To stop Israeli crimes we must cut off its fuel. Here's how

To stop the Israeli war machine we must cut off its fuel. Here's how and why
6 min read

Charlotte Rose

13 May, 2024
To stop the Israeli settler-colonial enterprise, we must divest from and target the energy companies that fuel its crimes in Gaza, writes Charlotte Rose.
We cannot abstract energy resources from Israel’s ability to enact a genocide, fund and continue it with impunity, writes Disrupt Power's Charlotte Rose [photo credit: Getty Images]

This week Israel has seized control of the Rafah border crossing — Gazans only escape route — and rolled military tanks deep into the city, dressed in “obnoxious Israeli flags”. Yet another cycle of mass murder has begun in a city already populated by orphaned children living amongst mass graves.

The violence is unspeakable, sending shock waves across the world. Students are building protest encampments and the UN Human Rights Council have issued fresh calls for an arms embargo. But is this enough?

The movement for Palestinian justice is unrelenting in its pursuit of new strategies to target Israel’s genocidal machine and dismantle its occupation. Last month, a coalition of Palestinian organisations, workers and activists identified a new target: fuel.

Pulling the plug on Israel's war machine

Their call builds on previous demands set by Palestinian trade unions, the BDS campaign and human rights organisations, focusing on four key demands: stop all energy exports to Israel, stop all imports of Israeli energy, divest from Israeli extraction projects and Israeli energy companies, stop all energy exports to Israel’s imperial partners. In sum, a global energy embargo for a free Palestine.

There are compelling reasons why these demands can be impactful. The Houthi decision to impose a partial naval blockade in solidarity with the Palestinian people struck the most important artery of the global oil and gas trade, with undeniable impact. It forced major oil and gas corporations including BP and Shell to suspend all shipments through the Suez Canal and tightened the global market by keeping 35 million oil barrels at sea.

The intervention raised an economic and political cost to support genocide. It proved that well-chosen chokepoints in the global supply chain can have major results — even with relatively “low-tech” disruption.

But what can analogous trade route disruption or an ‘energy embargo’ look like from below? Already trade unionists in Colombia are calling on their government to refuse mining coal for Israel, and port workers are refusing to load goods destined for Israel.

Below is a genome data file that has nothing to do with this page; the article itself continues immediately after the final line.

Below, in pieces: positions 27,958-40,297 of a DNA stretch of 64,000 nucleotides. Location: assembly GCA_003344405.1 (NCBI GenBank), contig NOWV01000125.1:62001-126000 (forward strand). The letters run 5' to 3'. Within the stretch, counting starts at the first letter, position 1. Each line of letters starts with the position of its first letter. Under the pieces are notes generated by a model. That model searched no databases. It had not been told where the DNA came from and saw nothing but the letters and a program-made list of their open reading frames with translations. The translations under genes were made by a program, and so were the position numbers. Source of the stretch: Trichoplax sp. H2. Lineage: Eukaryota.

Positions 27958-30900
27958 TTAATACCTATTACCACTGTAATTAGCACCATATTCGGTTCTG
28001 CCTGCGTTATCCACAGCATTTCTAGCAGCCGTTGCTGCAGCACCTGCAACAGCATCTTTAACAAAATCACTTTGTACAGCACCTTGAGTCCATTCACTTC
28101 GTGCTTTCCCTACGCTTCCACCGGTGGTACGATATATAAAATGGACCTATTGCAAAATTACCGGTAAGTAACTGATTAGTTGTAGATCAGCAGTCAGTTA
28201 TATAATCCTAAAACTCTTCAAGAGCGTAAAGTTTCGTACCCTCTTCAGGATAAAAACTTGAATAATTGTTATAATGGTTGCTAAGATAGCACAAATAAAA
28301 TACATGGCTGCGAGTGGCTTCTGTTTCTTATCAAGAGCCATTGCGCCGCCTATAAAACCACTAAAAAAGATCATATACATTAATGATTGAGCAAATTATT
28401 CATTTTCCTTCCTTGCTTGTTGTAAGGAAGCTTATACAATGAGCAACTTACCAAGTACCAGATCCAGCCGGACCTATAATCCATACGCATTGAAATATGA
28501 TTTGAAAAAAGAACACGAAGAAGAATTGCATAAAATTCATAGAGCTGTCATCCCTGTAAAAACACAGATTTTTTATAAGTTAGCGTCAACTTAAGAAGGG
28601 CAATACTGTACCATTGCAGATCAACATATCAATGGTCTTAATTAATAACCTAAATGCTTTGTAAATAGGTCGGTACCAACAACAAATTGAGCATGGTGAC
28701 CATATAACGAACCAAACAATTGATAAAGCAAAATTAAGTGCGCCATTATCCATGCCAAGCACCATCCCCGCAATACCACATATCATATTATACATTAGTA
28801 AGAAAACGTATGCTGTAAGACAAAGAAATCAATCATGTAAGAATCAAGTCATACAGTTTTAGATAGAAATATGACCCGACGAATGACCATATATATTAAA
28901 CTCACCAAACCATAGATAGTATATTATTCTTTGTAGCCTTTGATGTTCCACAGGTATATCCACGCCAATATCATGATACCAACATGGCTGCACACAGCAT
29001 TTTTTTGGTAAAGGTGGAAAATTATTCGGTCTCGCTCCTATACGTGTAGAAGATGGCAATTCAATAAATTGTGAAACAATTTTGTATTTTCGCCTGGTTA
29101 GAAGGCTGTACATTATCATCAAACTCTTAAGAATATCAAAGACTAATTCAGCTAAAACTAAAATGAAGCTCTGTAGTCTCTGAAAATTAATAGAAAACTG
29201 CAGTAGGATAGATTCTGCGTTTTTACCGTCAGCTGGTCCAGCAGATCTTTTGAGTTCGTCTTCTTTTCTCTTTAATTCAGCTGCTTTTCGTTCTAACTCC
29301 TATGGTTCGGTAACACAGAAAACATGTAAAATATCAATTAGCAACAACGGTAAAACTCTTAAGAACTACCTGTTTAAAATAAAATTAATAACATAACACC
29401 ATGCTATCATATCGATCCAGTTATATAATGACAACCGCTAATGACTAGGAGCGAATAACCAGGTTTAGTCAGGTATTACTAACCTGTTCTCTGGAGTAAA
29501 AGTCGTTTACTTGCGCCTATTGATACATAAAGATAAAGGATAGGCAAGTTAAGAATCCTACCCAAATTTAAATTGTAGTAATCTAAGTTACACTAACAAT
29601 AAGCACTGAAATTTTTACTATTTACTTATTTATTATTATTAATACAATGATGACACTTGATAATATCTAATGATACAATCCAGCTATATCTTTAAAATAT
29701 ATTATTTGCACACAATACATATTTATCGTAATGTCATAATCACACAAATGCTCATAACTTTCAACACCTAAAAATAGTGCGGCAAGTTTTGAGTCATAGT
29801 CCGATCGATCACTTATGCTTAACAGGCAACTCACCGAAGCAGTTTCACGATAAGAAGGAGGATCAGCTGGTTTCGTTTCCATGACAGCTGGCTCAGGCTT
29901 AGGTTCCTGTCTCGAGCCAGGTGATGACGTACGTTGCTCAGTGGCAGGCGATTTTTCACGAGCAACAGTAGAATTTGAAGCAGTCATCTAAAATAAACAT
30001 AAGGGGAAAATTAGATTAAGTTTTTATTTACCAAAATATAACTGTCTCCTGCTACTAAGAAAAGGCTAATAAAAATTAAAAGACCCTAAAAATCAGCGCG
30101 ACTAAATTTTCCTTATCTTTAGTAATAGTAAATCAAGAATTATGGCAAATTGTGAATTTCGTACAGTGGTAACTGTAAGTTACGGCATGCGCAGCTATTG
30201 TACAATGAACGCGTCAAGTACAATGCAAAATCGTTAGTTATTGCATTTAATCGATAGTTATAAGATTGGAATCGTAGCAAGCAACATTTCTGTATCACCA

In Turkey, activists are calling for the "shutdown" of Turkish ports transporting 60% of Israel’s crude oil from Azerbaijan to Ashdod. If Brazil — another key crude oil supplier during this genocide, and Israel’s fiercest critic — imposed an oil embargo, Israel’s supplies could reach critical levels.

Similarly, climate activists can intercept energy exports to Israel and effectively kill the Israeli military’s lifeline. The Israeli war machine runs on fuel imports — specifically diesel and jet fuel — powering the Israeli army fighter jets and Apache helicopters that obliterate Gaza.

Historically, the jet fuel was refined and shipped by oil and gas companies, such as ExxonMobil or Valero Energy, to Israel before being pumped into military equipment used in operations across Lebanon, Syria and Palestine — murdering tens of thousands.

We know that in 2020, US defence contracts for fighter jet fuel were granted to the Israeli military with a total cost of $3 billion for one billion litres of JP-8 jet fuel. A recent report by DataDesk uncovered that three US tankers of JP8 jet fuel have been shipped to Israel since October 2023. The supplier is a Valero Energy refinery in Corpus Christi, Texas. As we write this, another shipment called: Overseas Sun Coast is making its way across the Mediterranean to Israel.

Disrupting this jet fuel supply and its transport route is critical to throw sand in the wheels of Israel’s war machine. Mobilising activists to blockade the ports, dockworkers to refuse handling the vessel and trade unions to stop the ship docking will help stop the violent assault on Rafah.